Your audience and your product
Ask your audience to photograph themselves using your product in unique and innovative ways, and post those photos as comments. Not only will this give your audience an opportunity to demonstrate their creativity, but it will be educational to other audience members who may not have thought about a certain application of your product.
Bring your audiences’ comments to life
You’ll need to be selective with how you do this, and not every comment will warrant a photo response, but there are cases when you could surprise and delight your audience by responding to a comment with a photo. Think of instances where a commenter asks a question about how to use something, suggests a new feature or offering, contributes ideas for how to further communicate your brand story; all of these are great opportunities for creating a photo comment in response to your audience.
This is getting pretty specific, but if your business is at all food related, posting recipes might be in your wheelhouse. Ask your audience to customize a recipe you’ve posted and leave a photo comment with their result.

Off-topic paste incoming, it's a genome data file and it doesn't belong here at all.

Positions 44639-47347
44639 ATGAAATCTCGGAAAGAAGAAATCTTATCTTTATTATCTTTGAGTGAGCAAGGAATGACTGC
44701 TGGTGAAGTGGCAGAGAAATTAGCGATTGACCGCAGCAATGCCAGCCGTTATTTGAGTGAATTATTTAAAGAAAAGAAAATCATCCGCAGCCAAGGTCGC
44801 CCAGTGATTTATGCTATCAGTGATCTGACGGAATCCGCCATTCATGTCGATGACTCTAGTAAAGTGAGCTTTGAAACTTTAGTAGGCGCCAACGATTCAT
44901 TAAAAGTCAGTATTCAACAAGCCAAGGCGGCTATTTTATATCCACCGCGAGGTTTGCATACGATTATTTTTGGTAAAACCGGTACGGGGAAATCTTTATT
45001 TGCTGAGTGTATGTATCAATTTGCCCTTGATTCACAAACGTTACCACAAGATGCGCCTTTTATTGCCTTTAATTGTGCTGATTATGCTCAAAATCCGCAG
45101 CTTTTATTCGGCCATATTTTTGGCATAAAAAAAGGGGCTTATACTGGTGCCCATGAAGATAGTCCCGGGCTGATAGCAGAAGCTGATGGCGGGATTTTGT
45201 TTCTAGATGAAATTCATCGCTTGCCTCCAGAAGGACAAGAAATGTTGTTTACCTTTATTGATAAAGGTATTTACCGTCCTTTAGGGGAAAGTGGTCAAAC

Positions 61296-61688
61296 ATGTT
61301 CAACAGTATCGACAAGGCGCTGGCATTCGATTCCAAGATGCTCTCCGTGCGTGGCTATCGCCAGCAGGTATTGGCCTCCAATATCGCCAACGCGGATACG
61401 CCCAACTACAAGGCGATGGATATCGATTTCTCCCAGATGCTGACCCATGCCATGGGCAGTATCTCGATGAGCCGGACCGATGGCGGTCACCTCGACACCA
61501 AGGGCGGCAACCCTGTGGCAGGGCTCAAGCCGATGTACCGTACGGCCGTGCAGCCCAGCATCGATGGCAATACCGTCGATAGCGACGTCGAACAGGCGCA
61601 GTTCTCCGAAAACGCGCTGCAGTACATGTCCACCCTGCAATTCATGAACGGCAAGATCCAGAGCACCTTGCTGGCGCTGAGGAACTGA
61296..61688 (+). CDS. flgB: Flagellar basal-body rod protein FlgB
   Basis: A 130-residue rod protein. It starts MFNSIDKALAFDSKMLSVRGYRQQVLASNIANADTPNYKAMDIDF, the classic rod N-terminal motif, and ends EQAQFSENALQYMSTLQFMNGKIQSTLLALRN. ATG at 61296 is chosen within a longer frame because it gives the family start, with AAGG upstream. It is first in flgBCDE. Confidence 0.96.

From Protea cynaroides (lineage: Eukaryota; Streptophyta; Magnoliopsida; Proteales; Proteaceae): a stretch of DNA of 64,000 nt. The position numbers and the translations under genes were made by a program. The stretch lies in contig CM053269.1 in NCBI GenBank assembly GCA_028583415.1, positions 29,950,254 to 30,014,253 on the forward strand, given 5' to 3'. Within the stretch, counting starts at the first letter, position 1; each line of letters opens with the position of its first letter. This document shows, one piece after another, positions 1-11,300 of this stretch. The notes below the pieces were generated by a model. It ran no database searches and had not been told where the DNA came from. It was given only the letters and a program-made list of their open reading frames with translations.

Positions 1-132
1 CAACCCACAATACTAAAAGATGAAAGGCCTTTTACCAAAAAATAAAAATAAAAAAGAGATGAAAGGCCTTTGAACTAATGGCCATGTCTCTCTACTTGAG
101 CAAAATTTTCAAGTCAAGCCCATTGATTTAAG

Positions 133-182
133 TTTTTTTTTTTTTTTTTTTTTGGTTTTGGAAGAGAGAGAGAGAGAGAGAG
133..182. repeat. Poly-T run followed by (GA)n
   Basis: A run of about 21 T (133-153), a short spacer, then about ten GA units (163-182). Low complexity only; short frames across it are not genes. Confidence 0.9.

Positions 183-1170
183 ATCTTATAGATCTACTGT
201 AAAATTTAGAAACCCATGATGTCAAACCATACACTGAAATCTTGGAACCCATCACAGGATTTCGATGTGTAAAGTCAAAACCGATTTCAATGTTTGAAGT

Weekend road-trip update
If your business is an automotive brand, car dealership, car parts manufacturer, manufacturer of GPS devices, GPS software developer, or really anything to do with cars and transport, ask your audience to post a picture of their weekend excursions or road-trips as comments to your update. What’s nice about this is that they’ll likely already have a picture to share; it’s just a matter of posting it as a comment, which is pretty simple.
There may be instances where you want to encourage your audience to hit certain milestones of sociability (i.e. when this post reaches 1,000 shares, we’ll release the next installment of our video series). Consider using photo comments on your own posts to mark various milestones and encourage increased sociability.
As mentioned above, these are just a few thought-starters, but I hope you find them to be helpful and to get your creative juices flowing.
Also, remember not to use features like this just for the sake of using them. Ensure that what you’re asking your audience to do is going to feel natural to them, and that you are always working toward pre-established goals and objectives.
How have you been using Facebook’s new photo comment feature?
How do you plan to use this feature?
Have you seen any businesses or brands encouraging the use of photo commenting?
Do you think this maybe useful at some point, or do you think it’s going to be a flop?